Elizabeth Gilbert, the bestselling author of books such as the 2006 memoir Eat, Pray, Love and last year’s Big Magic, is as much a fan of reading as she is of great crafting books. She once said, “If I could read while I was driving, showering, socializing, or sleeping, I would do it.” Check out our curated list of what Gilbert spends her time reading — from fiction to memoirs and poetry to philosophy — complete with publishers’ descriptions below.
Harley Loco by Rayya Elias
When she was seven, Rayya Elias and her family fled the political conflict in their native Syria, settling in Detroit. Bullied in school and caught between the world of her traditional family and her tough American classmates, she rebelled early.
Elias moved to New York City to become a musician and kept herself afloat with an uncommon talent for cutting hair. At the height of the punk movement, life on the Lower East Side was full of adventure, creative inspiration, and temptation. Eventually, Elias’s passionate affairs with lovers of both sexes went awry, her (more than) occasional drug use turned to addiction, and she found herself living on the streets—between her visits to jail.
This debut memoir charts four decades of a life lived in the moment, a path from harrowing loss and darkness to a place of peace and redemption. Elias’s wit and lack of self-pity in the face of her extreme highs and lows make Harley Loco a powerful read that’s sure to appeal to fans of Patti Smith, Augusten Burroughs, and Eleanor Henderson.
Gilbert says: “The book I loved [in 2013] was Harley Loco by (full disclosure) my dear friend Rayya Elias… I’ve known Rayya for years and I’ve been begging her forever to tell her story. Finally she did, and the results are searing and amazing.”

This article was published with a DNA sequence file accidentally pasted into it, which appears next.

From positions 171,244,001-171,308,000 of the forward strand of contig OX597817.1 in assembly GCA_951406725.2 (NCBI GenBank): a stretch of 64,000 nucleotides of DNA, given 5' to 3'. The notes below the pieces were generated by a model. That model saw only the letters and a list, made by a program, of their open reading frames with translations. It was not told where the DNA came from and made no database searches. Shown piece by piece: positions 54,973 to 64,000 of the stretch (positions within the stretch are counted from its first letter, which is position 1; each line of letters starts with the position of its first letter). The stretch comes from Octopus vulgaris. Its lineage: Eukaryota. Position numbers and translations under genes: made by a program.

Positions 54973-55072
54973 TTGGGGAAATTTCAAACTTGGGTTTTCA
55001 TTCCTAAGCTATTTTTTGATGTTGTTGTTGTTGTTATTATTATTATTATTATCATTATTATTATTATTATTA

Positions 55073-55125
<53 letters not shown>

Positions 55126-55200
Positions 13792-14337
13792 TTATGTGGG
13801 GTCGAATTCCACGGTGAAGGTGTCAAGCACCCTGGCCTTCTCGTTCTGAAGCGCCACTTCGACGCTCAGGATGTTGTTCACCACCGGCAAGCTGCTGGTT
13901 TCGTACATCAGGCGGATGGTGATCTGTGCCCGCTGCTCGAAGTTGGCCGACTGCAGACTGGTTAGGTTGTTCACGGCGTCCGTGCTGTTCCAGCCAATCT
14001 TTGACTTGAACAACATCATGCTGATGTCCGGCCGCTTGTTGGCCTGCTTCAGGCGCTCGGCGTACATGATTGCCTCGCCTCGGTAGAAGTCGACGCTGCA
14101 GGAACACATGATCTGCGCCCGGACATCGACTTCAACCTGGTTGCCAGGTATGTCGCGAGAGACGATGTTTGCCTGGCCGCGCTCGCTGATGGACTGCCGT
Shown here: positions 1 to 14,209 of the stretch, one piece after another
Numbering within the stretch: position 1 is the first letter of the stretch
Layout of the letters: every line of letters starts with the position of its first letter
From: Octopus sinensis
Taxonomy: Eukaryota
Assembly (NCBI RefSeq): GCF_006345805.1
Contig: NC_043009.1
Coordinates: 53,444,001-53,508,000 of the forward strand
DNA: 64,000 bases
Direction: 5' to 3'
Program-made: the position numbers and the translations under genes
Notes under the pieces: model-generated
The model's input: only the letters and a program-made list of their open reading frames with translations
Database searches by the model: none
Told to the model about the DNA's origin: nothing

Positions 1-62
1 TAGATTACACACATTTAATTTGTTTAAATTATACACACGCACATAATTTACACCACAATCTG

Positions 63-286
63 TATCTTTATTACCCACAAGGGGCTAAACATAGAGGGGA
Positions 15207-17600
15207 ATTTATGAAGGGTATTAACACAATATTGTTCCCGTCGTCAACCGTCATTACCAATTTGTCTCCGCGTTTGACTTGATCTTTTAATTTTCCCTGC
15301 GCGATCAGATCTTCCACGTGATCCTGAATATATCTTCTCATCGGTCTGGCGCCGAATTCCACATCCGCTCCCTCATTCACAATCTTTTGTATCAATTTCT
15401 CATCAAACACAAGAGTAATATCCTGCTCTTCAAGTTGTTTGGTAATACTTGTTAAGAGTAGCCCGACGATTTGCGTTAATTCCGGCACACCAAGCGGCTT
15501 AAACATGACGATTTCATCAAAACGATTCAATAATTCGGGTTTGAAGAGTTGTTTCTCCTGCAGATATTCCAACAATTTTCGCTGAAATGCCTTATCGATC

The Age of Wonder by Richard Holmes
The Age of Wonder is a colorful and utterly absorbing history of the men and women whose discoveries and inventions at the end of the 18th century gave birth to the Romantic Age of Science.
When young Joseph Banks stepped onto a Tahitian beach in 1769, he hoped to discover Paadise. Inspired by the scientific ferment sweeping through Britain, the botanist had sailed with Captain Cook in search of new worlds. Other voyages of discovery —astronomical, chemical, poetical, philosophical — swiftly follow in Richard Holmes’s thrilling evocation of the second scientific revolution. Through the lives of William Herschel and his sister Caroline, who forever changed the public conception of the solar system; of Humphry Davy, whose near-suicidal gas experiments revolutionized chemistry; and of the great Romantic writers, from Mary Shelley to Coleridge and Keats, who were inspired by the scientific breakthroughs of their day, Holmes brings to life the era in which we first realized both the awe-inspiring and the frightening possibilities of science — an era whose consequences are with us still.
Gilbert says: “It’s a thrilling portrait of the greatest scientists of the romantic era. Action-adventure science! It makes you want to buy a microscope, build a balloon, discover a planet.”
David Copperfield by Charles Dickens
This is the novel Dickens regarded as his ‘favorite child’ and is considered his most autobiographical. As David recounts his experience from childhood to the discovery of his vocation as a successful novelist, Dickens draws openly and revealingly on his own life. Among the gloriously vivid cast of characters are Rosa Dartle, Dora, Steerforth, and the ‘umble Uriah Heep, along with Mr Micawber, a portrait of Dickens’s own father, evoking a mixture of love, nostalgia, and guilt.
Gilbert calls this her favorite novel, adding: “David Copperfield was Dickens’s own favorite among his novels — no better recommendation than that!”
Girl Waits with Gun by Amy Stewart